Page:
I have had the experience of attending the Woodford Folk Festival in many different guises, and those roles of musician, broadcaster and speaker have suited me at the time. But times change and we change with them or we are doomed to a life of resentment and regret. Freedom is more important to me now than recognition, prestige and the perks of a media pass (even though, yes, sometimes I miss those perks).
So here’s to looking forward, to a life of freedom and choices based on that freedom. And if I get a bit huffy from time to time because I used to be someone, I hope I remember that I much prefer the someone that I am now.
Many years ago, when I was a musician, I travelled through the world’s biggest living dot painting to the Northern Territory, a bag in one hand and my guitar in the other.
I paid my way by singing for my supper, songs I’d written about the sea. Being a coastal girl I’d never been to a place where there were no seagulls.
I arrived at Yulara, the tourist town that leaches dollars from the grandeur of Uluru. The rock is a magnet for cars, tour buses and four wheel drives. It was hard to find a peaceful place in the middle of the desert.
During the day I would wander away from the resort and sit on a small dune, my pale bare feet digging into the red sand. I felt as though I was in a postcard, with the rock to my left and Kata Tjuta directly in front. I loved the Olgas, they welcomed me with embracing arms. But I found Uluru overwhelming and kept a respectful distance.
On the last day of my desert adventure, a friend took me out to the gorges. We went for a walk. A gentle gradient to the top of a cliff where a ghost gum grew. There we perched like rock wallabies, watching the light shift and change on the range. Down below, birds were coming home to their water hole.
Time slipped by unnoticed.
I gazed at the rock face, the ancient hills and cliffs, always seeing something new. Gum trees clung in seemingly impossible places. Why did they grow there? How? They had no choice, they had to stay where they sprouted and make the most of it. I felt shiftless and reckless in comparison.
We were running late when I took the wheel of Nelly, ship of the desert. She was a big boat of a Kingswood, column shift, dimmer switch on the floor near the pedals.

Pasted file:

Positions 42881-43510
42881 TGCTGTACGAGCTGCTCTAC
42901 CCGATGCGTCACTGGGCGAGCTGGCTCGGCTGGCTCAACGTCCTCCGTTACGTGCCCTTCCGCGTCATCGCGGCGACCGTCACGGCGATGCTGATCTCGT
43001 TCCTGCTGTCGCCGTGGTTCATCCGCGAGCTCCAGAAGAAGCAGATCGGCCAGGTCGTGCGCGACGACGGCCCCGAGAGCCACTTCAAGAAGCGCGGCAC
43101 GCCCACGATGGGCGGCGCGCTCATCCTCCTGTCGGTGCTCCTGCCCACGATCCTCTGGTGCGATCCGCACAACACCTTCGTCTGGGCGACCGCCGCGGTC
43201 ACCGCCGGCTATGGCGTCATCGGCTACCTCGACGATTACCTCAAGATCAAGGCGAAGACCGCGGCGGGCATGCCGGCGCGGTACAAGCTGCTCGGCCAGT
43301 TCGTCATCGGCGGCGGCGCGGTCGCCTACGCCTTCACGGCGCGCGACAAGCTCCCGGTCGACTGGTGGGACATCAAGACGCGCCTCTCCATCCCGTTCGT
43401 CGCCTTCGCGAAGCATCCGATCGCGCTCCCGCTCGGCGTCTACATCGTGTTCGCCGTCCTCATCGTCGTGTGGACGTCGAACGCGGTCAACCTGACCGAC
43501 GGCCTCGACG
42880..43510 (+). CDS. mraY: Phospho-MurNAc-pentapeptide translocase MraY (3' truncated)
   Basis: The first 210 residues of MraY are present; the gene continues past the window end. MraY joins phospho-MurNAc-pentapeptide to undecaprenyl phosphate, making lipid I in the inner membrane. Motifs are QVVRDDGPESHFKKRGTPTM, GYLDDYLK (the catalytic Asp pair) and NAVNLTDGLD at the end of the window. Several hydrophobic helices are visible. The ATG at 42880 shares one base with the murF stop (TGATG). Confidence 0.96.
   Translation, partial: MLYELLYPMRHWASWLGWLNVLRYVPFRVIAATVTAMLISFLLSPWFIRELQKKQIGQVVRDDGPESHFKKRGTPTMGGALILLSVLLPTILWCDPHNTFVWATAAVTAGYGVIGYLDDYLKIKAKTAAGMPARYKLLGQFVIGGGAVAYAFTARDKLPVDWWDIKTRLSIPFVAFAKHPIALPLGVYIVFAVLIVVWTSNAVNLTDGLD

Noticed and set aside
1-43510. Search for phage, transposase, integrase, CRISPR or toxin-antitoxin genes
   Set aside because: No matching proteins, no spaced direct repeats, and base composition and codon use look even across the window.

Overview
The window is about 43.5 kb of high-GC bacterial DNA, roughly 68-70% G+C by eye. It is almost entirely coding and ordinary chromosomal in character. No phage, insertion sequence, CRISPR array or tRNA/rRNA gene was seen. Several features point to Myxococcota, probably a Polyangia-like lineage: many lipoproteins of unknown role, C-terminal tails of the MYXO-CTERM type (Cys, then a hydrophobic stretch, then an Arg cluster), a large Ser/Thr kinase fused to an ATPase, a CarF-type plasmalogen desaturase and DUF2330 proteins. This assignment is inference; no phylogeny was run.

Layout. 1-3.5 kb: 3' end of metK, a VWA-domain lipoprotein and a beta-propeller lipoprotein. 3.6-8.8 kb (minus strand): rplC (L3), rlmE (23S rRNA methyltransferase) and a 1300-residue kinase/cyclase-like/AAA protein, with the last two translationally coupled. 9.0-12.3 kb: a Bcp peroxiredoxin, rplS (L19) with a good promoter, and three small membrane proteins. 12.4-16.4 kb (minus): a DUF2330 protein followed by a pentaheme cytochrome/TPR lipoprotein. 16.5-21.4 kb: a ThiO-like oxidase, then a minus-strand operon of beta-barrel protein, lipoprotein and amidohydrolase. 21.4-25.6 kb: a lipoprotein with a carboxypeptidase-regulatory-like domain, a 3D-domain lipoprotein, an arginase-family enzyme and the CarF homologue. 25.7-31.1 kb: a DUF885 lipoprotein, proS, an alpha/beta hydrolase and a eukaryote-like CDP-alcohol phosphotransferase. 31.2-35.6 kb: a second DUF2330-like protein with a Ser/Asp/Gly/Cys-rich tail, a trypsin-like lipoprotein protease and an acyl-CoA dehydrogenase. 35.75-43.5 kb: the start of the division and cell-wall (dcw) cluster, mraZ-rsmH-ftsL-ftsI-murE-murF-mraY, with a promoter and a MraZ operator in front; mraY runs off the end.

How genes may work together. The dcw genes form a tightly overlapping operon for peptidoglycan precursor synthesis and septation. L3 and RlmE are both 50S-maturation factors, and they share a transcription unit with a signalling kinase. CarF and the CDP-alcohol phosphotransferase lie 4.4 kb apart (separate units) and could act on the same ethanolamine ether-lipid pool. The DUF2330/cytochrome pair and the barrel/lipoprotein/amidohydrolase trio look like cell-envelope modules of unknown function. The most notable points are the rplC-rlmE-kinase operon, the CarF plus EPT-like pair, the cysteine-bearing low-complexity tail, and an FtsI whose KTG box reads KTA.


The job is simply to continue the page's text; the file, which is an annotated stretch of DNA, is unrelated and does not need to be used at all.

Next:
I sped across the plain chased by a blood red sunset; the fingers of night creeping up and the darkness scurrying behind us, descending gloom and the threat of looming cattle on the road.
The evening star guided us, first through grey/pink clouds and then through the twilight suspended dusk.
The sun disappeared with a thud and leached all the heat out of the air as it went.
I knew the next day Sydney would slap me in the face but that was many hours away.
The night was restless, windy and warm.
Recently I had a major eureka moment. I discovered how love works. I should really keep the details to myself and write a best-seller about it. And that’s a clue as to how this discovery was made. Books. Best-sellers, biographies, histories, romances and horror stories.
I went to a charity book sale, just out of curiosity. I wasn’t looking for anything in particular but I do love books. To tell you the truth when I got there I was a bit overwhelmed; so many books, rows and rows of boxes upon boxes of books. I didn’t know where to start, so I just browsed.
I picked up a couple of books, had a look at them and then put them back. I wasn’t really interested. I picked up a book I knew a friend would love but still nothing for me.
Then I started looking seriously and methodically. I walked up one aisle and down the next looking at each box of books as I went. I found a book that I really should read, a book that would be good for me, a book that would look impressive in my bookcase. And I chose another book that was uplifting and inspirational, I knew because it said so on the cover.
But still, nothing that excited me.
Then I saw it. I couldn’t believe my eyes or my luck. A book by my favourite author, a book I didn’t even know I was looking for until I found it. And then I knew why I’d come to the book sale. It was purely to find that book. It was fate. The book and I were meant for each other.
That’s how love works.
You don’t know what it is until you find it. You don’t know why you’re doing what you’re doing and then suddenly everything becomes clear.
Occasionally you’ll find a great boyfriend for a friend while you remain single. You choose the person you think you should be with, or someone your mother thinks would be good for you, or someone whose cover looks impressive, but none of them really excite you. Plus you’ve got to sort through a lot of stuff that you don’t want first.
But when love does arrive, it’s totally unexpected and totally wonderful.
So, when I got home did I curl up in bed with my miraculous discovery? No. I put it on the shelf and started reading the book I thought I should read because it would be good for me.
Books may be meant for the shelf but I think I still have a few things to learn about love.